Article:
China Travels March 2017 (Part I – Shanghai)

China: March 2017 (Part I – Shanghai)

Many English signs and product descriptions are misspelled in China; a fun game if you pay attention

I went into the first leg of this journey having a few preconceived notions about China.  Here’s what I expected:

  • every place to be sardine-can crowded,
  • most foods to be completely obscure and (possibly) distasteful to my pallet,
  • people to show little-to-no emotion, and
  • horrendous air pollution.

I was only marginally accurate in my expectations … but, there is so much more to China than I ever considered!

Native speaking travel friends is a huge bonus when traveling in China

I have to begin by saying that our journey through the Middle Kingdom was made exponentially easier by traveling with good friends fluent in Mandarin. Yes, some businesses and taxi drivers do speak limited English, but it is very, very limited. Jeremiah prepared for the trip for about eight months working part-way through Rosetta Stone’s Mandarin program. He also created and printed a list of common phrases, pictures of important things (e.g. noodles, train, toilet, beer) in simplified Chinese characters, and pictures of hotel and train station addresses along our route … I, conversely, flew completely blind and culturally unprepared.

Shanghai is vivid, busy, and full of things to look at everywhere

Here is what I learned, in a nut-shell: Chinese are a lovely, proud people. Proud of their culture, skylines, cutting edge technological advancements, photographs, and language. The more I witness and learn, I think they have every right to be proud! There are things in China that make my brain spin (mostly in awe rather than disbelief).

One of at least a dozen nuclear power plants I saw from the train line to Xi’an

Don’t get me wrong … I am painfully aware of the obvious ecological issues plaguing this vast nation. One day in Shanghai (and worse yet, Xi’an) and my throat and eyes were begging for mercy from the chokingly polluted air. Similarly, my heart sank as we flew over heavily traveled sea cargo lanes, drove through land masses formed from compacted trash, and discarded dizzying volumes of plastic packaging during our stay. This nation is far from perfect, but their accomplishments are wondrous. I believe that more of the world’s future is influenced by China than we may want to admit (for better and worse).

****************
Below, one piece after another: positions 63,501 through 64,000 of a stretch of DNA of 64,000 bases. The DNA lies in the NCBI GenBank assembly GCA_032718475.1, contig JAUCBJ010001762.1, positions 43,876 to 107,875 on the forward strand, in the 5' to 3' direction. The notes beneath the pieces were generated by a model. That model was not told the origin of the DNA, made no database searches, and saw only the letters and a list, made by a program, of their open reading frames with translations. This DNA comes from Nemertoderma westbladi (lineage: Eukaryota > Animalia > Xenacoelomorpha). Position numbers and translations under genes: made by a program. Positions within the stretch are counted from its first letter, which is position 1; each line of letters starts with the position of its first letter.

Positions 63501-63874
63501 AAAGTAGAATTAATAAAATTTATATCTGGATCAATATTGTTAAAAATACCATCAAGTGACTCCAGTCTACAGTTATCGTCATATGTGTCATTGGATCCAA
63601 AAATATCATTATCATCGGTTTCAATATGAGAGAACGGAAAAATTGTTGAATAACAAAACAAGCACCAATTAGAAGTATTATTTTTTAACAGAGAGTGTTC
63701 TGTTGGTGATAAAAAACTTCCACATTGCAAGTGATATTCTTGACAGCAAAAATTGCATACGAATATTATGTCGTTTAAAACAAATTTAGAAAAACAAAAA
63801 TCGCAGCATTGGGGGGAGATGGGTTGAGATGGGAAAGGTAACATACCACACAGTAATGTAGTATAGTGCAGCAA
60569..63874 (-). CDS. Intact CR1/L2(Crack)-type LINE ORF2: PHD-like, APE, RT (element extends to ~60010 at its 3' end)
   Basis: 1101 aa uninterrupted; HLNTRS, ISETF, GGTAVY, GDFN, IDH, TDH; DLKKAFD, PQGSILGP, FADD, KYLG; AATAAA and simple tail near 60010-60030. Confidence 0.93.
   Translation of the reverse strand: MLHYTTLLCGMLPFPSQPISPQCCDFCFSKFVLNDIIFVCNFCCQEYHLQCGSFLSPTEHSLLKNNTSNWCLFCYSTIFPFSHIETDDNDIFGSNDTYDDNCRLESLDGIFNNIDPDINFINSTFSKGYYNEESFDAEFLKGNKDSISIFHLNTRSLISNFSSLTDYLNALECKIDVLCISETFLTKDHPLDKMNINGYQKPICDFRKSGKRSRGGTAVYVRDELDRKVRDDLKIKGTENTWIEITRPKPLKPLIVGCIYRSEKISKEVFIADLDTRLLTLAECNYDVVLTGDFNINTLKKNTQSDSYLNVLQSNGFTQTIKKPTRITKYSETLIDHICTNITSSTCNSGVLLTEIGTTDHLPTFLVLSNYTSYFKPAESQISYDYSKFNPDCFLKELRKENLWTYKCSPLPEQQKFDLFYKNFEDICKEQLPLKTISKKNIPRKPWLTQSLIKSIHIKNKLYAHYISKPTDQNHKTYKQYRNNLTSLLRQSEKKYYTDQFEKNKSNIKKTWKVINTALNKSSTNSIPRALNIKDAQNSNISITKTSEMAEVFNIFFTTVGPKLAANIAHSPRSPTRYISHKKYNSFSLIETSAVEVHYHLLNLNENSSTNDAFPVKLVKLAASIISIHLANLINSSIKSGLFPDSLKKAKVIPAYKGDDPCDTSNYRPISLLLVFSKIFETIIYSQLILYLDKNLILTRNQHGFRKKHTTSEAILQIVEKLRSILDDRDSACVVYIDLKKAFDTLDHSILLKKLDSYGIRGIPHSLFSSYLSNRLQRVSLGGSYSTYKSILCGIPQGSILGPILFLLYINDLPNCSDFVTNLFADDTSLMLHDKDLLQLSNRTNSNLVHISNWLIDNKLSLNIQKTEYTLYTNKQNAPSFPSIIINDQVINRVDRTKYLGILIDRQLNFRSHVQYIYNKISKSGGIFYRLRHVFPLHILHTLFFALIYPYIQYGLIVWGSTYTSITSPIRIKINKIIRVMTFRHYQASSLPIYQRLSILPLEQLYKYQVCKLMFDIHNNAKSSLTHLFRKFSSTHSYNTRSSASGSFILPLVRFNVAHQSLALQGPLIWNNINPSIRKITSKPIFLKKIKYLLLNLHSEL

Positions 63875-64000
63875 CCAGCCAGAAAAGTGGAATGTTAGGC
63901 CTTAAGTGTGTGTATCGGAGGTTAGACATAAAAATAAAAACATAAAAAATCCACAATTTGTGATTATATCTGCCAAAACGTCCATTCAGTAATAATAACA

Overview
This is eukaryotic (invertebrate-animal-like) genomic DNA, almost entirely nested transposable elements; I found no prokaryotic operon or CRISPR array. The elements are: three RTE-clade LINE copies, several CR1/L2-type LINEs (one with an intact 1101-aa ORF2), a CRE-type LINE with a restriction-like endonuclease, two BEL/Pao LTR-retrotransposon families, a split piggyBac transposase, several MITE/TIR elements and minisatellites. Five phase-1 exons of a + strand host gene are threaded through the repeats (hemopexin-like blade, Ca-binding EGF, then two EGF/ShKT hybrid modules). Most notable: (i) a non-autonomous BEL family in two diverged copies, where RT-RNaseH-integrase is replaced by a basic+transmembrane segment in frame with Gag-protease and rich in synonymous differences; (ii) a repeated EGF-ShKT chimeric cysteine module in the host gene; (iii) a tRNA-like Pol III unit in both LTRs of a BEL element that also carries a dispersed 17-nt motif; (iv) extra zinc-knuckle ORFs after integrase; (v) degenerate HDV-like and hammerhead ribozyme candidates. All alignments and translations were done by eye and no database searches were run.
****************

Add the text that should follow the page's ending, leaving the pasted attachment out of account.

Jeremiah does a marvelous job planning our flights and transportation for all of

Ctrip is a Chinese website offering great deals on airfare

our trips. Through trial, error, and word-of-mouth, he has gleaned a handful of little-known travel planning websites that are huge assets if you like to travel and save money. Preparing for this trip he used an online Chinese travel website called C-Trip to book really great deals on airfare.

Agoda is a great online discount lodging tool for international travelers

His favorite go-to lodging website is, hands-down, Agoda. Travelers of all budget ranges (hippy backpackers to high-rollers) can find deep travel discounts to fit their style on both sites. We save hundreds of dollars each year just by using these two websites!

Our Hainan Airlines direct flight from Seattle, Washington to Shainghai, China was comfortable and spacious

From the Seattle-Tacoma International Airport we enjoyed a sparsely populated direct flight on Hainan Airlines to Shanghai’s Pudong International Airport. I wish all international flights were this enjoyable (and roomy)! We arrived mid-afternoon on a breezy Tuesday feeling moderately well-rested. Greeted by friends at the airport, we were promptly whisked to the taxi queue and began the 50-60 minute journey into the heart of Shanghai.

Looking down from the 78th floor is mesmerizing and dizzying

As Jeremiah is a huge fan of exceptional views, we allowed ourselves to splurged on a room at the Grand Hyatt Shanghai for this first stop. The hotel itself is gorgeous; rich woods, countless mirrored surfaces, intriguing traditional Chinese design influences, and Hyatt’s impeccable presentation.  Our room was located on the 78th floor of this staggeringly tall building.

Even though these buildings vary greatly in height, they all tower above the city streets below

One entire window wall of our hotel room faced the Oriental Pearl Tower, Shanghai World Financial Center (affectionately nicknamed the ‘Bottle Opener’ by locals), and Shanghai Tower with the Huangpu River winding just beyond. I could have never left that room and still felt as if I had experienced something amazing in Shanghai … but we were just getting started!

This adventurous couple shares a kiss under the captivating Shanghai skyline they love.